All men benefit from the violence of batterers. There is no man who has not enjoyed the male privilege resulting from male domination reinforced by the use of physical violence . . . All women suffer as a consequence of men’s violence. Battering by individual men keeps all women in line. While not every woman has experienced violence, there is no woman in this society who has not feared it, restricting her activities and her freedom to avoid it. Women are always watchful knowing that they may be the arbitrary victims of male violence. Only the elimination of sexism, the end of cultural supports for violence, and the adoption of a system of beliefs and values embracing equality and mutuality in intimate relationships will end men’s violence against women.
Domestic violence is about power and control. A feminist analysis of woman battering rejects theories that attribute the causes of violence to family dysfunction, inadequate communications skills, women’s provocation, stress, chemical dependency, lack of spiritual relationship to a deity, economic hardship, class practices, racial/ethnic tolerance, or other factors. These issues may be associated with battering of women, but they do not cause it. Removing these factors will not end men’s violence against women.
Batterers behave abusively to control their partner’s behavior, thereby achieving and maintaining power over their partners and getting their own needs and desires met quickly and completely. There are also many secondary benefits of violence to the batterer. A batterer may choose to be violent because he finds it fun to terrorize his partner, because there is a release of tension in the act of assault, because it demonstrates manhood, or because violence is erotic for him. Violence is a learned behavior and batterers choose to use violence. The victim is not part of the problem. The victim may accept responsibility for causing the batterer to lose their temper,î but the truth is, the abuser must be held accountable for his behavior.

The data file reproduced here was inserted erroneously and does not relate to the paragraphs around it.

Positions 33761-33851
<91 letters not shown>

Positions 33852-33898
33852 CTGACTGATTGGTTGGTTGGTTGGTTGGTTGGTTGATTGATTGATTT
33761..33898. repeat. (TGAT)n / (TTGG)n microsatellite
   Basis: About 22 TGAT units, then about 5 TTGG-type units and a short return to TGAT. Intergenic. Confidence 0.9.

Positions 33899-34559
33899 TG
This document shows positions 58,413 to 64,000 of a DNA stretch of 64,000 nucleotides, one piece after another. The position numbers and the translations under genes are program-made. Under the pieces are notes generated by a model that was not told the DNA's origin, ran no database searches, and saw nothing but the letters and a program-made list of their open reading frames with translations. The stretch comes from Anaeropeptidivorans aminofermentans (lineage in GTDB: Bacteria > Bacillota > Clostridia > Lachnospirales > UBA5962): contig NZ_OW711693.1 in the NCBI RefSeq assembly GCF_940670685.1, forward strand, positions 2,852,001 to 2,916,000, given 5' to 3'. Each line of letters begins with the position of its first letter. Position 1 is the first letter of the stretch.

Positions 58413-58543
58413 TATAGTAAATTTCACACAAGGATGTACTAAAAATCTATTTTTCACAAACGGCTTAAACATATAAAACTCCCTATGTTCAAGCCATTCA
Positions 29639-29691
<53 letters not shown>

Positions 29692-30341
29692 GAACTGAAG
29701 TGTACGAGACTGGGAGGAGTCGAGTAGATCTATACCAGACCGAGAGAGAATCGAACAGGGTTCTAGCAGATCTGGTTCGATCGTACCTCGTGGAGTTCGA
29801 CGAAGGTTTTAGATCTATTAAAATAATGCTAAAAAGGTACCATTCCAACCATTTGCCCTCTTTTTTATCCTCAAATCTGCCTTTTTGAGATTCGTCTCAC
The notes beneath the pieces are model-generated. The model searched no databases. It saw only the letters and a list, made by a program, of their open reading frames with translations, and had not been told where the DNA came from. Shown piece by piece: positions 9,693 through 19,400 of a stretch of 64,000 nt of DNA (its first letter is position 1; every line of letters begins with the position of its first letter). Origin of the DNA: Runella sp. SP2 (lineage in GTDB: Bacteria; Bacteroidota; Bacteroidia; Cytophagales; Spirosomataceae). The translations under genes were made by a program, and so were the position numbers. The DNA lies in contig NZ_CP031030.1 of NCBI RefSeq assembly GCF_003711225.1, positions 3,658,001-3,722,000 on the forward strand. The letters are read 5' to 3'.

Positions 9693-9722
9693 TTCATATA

Four widespread cultural conditions allow and encourage men to abuse women. These are:
- Objectification of women and the belief that women exist for the ‘satisfaction of men’s personal, sexual, emotional and physical needs’.
- An entitlement to male authority with a right and obligation to control, coerce, and/or punish her independence.
- That the use of physical force is acceptable, appropriate, and effective.
- Societal support for his dominance, controlling and assaultive behavior. By failing to intervene aggressively against the abuse, the culture condones the violence.
Economic Abuse: Financial abuse is a way to control the victim through manipulation of economic resources.
This may include, but is not limited to: